I AM currently a serving soldier of 15 years and am in a relationship with another Warrant Officer who I have been with for eight years.
We have a two-year-old daughter and have significant commitments – however, we are not married. My partner and daughter live in SFA, as she is PStat Cat 2.
Under current policy, as an unmarried couple, we cannot cohabit together in MOD property. Since my daughter was born, we have never been in a situation where we can fully cohabit and therefore the current regulations regarding visitors and guests have met our needs.
Due to future postings, we will have an opportunity to finally live as a family, but due to the current rules, my partner will have a house on the “married patch” and I will have to live in the WO’s and Sgts’ Mess.
It’s a totally ridiculous situation that I cannot live with my own family due to cohabiting rules.
Why can’t long-term non-married partners cohabit in the year 2015? The fact that I would not be taking housing off another eligible family or requesting an upgrade to SFA, nor demanding more from the system, makes my argument more credible.
I know there are a number of other couples currently caught in this situation. I hope the MOD will rectify and change this archaic rule.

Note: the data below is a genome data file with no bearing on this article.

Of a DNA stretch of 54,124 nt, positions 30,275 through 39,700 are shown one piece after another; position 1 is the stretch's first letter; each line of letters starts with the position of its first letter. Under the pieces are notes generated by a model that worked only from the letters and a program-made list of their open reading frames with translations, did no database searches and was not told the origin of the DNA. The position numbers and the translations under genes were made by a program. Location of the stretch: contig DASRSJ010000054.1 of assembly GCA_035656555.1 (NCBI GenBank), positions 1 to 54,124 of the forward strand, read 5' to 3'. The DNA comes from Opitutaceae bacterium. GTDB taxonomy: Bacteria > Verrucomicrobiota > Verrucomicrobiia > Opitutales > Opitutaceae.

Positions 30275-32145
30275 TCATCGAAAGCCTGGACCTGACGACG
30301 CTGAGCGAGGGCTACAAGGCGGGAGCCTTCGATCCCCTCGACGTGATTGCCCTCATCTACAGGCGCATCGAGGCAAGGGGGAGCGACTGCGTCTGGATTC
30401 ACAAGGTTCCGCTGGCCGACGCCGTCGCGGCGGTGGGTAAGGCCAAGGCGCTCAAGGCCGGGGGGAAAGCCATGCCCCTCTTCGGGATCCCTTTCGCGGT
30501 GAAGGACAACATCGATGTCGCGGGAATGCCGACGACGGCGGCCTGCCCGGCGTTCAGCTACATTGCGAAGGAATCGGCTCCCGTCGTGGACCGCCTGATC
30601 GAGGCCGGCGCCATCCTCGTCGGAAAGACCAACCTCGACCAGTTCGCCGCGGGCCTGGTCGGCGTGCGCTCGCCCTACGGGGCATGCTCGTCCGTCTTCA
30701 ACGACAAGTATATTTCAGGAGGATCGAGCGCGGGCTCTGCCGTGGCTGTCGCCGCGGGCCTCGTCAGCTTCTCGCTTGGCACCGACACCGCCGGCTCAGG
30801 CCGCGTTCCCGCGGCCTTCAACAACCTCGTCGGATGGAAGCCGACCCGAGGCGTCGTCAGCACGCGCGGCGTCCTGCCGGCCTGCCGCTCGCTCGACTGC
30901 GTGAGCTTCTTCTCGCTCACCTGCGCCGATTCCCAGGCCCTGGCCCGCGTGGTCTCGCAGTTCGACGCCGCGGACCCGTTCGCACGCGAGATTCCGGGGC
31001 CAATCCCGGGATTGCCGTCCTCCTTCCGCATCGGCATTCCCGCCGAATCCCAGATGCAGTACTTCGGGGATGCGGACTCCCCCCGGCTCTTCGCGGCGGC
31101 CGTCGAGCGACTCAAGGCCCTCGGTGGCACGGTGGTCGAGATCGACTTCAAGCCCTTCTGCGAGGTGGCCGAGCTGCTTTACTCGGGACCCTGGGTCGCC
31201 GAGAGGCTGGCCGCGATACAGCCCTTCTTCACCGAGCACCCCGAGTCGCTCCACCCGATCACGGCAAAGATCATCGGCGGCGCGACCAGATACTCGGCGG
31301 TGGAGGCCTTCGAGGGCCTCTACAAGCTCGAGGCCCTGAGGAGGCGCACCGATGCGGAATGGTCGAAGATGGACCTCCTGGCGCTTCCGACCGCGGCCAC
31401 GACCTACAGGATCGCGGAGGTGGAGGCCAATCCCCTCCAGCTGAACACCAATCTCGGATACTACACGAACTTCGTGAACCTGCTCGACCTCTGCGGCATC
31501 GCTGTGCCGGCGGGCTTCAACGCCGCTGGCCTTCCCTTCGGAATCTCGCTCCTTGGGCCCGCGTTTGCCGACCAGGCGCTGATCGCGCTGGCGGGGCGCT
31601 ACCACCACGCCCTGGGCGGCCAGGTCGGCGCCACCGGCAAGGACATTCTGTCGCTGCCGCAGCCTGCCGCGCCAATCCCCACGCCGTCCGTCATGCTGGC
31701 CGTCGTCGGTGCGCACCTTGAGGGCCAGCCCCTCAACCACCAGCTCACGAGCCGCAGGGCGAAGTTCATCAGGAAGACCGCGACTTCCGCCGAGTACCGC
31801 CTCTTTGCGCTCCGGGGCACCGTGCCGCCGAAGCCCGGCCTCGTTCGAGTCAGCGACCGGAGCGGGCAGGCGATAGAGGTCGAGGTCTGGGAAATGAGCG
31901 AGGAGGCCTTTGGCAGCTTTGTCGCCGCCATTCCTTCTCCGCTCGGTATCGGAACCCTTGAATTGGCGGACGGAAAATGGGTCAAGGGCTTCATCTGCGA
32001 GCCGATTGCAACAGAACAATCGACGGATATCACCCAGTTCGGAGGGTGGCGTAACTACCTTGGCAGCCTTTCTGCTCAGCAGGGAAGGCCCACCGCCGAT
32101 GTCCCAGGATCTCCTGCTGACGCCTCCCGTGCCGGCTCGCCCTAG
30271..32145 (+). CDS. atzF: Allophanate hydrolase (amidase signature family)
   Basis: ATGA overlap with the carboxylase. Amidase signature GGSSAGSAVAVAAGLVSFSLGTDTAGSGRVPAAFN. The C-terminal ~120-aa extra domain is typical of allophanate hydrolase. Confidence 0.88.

Name and address supplied
Response from DPS(A): Current accommodation policy does not allow cohabitation in SFA. The MOD is aware that this does not fit with today’s lifestyles and, consequently, work is continuing on reassessing current accommodation policy with the 21st century family in mind. This work is looking at expanding entitlement to SFA, the extended family including young adults and elderly relatives and choice of accommodation. Affordability undoubtedly has a part to play: if policy was changed overnight to extend entitlement to SFA to cohabiting couples in long-term relationships, there would be a dramatic increase in the demand for SFA which would exceed supply.
Additionally, it is also very subjective when deciding how long a long-term relationship should be to become entitled to SFA.
It is acknowledged that the current set of PStat Cats do not fully provide for the wide range of categories that personnel fall into. However, making any changes to PStat Cats and the related entitlements can have a wide range of consequences.
These changes need to be analysed to ensure that any proposed change in policy is deliverable.